Daddy Day Camp

If you looked in the dictionary under the word “boring,” after the variety of definitions we’ve all become familiar with you would see a more recent addition: any of Cuba Gooding Jr.’s “family friendly” films. The Oscar-winner’s latest endeavor, Daddy Day Camp is so bland and tasteless it looks like Gooding himself had trouble staying awake during half the scenes.

Daddy Day Camp is, of course, the sequel to Eddie Murphy’s Daddy Day Care. Clearly the follow up is so devoid of excitement that it held no draw for a single member of the original cast. In fact, it feels like this probably should have been a different movie entirely, but someone felt it could be “fixed” to work as a sequel to Daddy Day Care. Well, it doesn’t work, either as a sequel or as a stand alone film.

The story picks up a couple of years down the road for Charlie Hinton (Gooding) and his buddy Phil (Paul Rae replacing Jeff Garlin). The film opens showing that they haven’t really gotten better at the whole day care thing. Children run amuck peeing in plants and knocking down celebratory cake while the duo attempts to grill burgers. With such a promising career in day care, it’s no surprise that they attempt to branch out into a summer day camp endeavor, right? Especially when it’s driven by a childhood rivalry with an opposing camp, now owned by the jerk who beat Charlie in a climactic summer camp race. But when the opposing camp proves to be too much competition, Charlie has to call in his militant father (Richard Gant), a powerful figure who Charlie has tried to make sure he’s nothing like, especially in regards to his own son.

As a camp movie, a childhood vendetta story, and a father-son story, Daddy Day Care is simply uninspired. Each element of the overall film has been done before better somewhere else, sometimes even done better in a made-for-TV movie. There is only one unpredictable laugh in the entire movie – one legitimate time in the film that I actually let out a chuckle, and that’s about two minutes from the conclusion of the film. The rest is fart jokes, camp humor, and sad attempts to be sentimental about father-son relationships. Sure, some of the kids will laugh at those jokes, but they really are the only ones, leaving the adults to watch regurgitated humor and storylines for ninety minutes and gaze upon their kids wishing that either they were that young again or that their kids had more sense than to laugh.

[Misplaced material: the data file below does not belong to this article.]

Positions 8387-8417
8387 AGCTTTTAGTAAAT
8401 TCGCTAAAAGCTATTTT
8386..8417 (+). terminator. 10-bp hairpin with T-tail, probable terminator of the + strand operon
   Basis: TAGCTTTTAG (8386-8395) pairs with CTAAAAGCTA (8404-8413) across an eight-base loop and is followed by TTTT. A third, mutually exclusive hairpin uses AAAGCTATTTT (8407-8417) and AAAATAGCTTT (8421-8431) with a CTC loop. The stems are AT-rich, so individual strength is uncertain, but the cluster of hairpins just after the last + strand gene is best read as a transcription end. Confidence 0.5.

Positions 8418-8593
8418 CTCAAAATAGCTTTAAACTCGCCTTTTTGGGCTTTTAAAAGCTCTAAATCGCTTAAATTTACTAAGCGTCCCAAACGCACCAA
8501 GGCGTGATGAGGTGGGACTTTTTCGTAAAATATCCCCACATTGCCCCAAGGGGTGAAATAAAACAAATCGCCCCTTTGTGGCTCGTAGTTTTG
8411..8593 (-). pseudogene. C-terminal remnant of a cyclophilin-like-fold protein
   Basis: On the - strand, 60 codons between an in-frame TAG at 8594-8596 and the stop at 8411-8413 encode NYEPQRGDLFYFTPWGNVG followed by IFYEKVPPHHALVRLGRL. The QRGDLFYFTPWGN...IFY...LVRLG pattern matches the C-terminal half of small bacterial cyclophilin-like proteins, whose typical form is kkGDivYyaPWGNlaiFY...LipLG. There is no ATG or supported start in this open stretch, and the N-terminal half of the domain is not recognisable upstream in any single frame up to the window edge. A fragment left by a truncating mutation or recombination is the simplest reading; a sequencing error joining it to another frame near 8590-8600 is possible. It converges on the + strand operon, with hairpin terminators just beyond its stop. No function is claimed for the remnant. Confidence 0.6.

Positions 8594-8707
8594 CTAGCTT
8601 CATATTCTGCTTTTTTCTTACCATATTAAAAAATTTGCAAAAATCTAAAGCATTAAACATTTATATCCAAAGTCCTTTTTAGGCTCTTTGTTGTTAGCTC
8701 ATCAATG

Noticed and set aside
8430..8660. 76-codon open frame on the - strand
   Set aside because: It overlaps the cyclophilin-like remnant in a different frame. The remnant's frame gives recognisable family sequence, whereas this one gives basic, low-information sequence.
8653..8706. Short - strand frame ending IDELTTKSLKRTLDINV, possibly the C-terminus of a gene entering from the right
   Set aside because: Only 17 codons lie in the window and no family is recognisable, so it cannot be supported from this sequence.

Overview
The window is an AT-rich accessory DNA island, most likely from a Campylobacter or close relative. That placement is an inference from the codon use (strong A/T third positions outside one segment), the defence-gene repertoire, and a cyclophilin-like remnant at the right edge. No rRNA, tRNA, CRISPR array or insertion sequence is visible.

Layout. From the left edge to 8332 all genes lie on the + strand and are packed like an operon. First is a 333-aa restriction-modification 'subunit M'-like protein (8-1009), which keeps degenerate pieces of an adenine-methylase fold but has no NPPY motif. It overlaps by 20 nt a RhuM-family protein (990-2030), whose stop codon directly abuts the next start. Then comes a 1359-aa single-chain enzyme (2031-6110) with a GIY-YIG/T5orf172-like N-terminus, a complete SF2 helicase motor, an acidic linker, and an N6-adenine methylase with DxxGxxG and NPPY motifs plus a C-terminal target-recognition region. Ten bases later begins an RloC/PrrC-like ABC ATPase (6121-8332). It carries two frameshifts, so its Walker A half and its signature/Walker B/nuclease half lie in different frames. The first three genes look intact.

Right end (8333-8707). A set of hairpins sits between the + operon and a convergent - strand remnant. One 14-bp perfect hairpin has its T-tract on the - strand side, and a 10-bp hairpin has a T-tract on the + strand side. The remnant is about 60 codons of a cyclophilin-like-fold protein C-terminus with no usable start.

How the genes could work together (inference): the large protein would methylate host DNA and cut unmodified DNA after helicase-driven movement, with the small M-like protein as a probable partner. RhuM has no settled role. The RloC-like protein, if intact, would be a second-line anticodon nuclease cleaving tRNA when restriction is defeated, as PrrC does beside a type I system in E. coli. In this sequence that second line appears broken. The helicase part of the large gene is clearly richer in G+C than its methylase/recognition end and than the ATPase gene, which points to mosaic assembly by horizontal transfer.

The movie is also devoid of logic most of the time. For instance, Charlie and Phil have a thriving day care business, but then decide to branch out into summer camp. So, who’s watching the day care business if they’re tied up with the summer camp? For that matter, why do they have so much trouble finding clientele for their summer camp if they have several years of day care customers? If those kids didn’t have to show up to the summer camp, why should we have to?

Sadly, this isn’t the first review of a Cuba Gooding Jr. “family friendly” movie to accuse the star of being devoid of entertainment or even interest. It probably won’t be the last. It’s not that Daddy Day Care is miserably bad even; it’s just boring and tepid, and has been done better elsewhere. Still, this seems to be Gooding’s decisive career move. The actor should take heed however: if he’s already picking up Eddie Murphy’s leftovers, there really isn’t too far a fall into unemployment.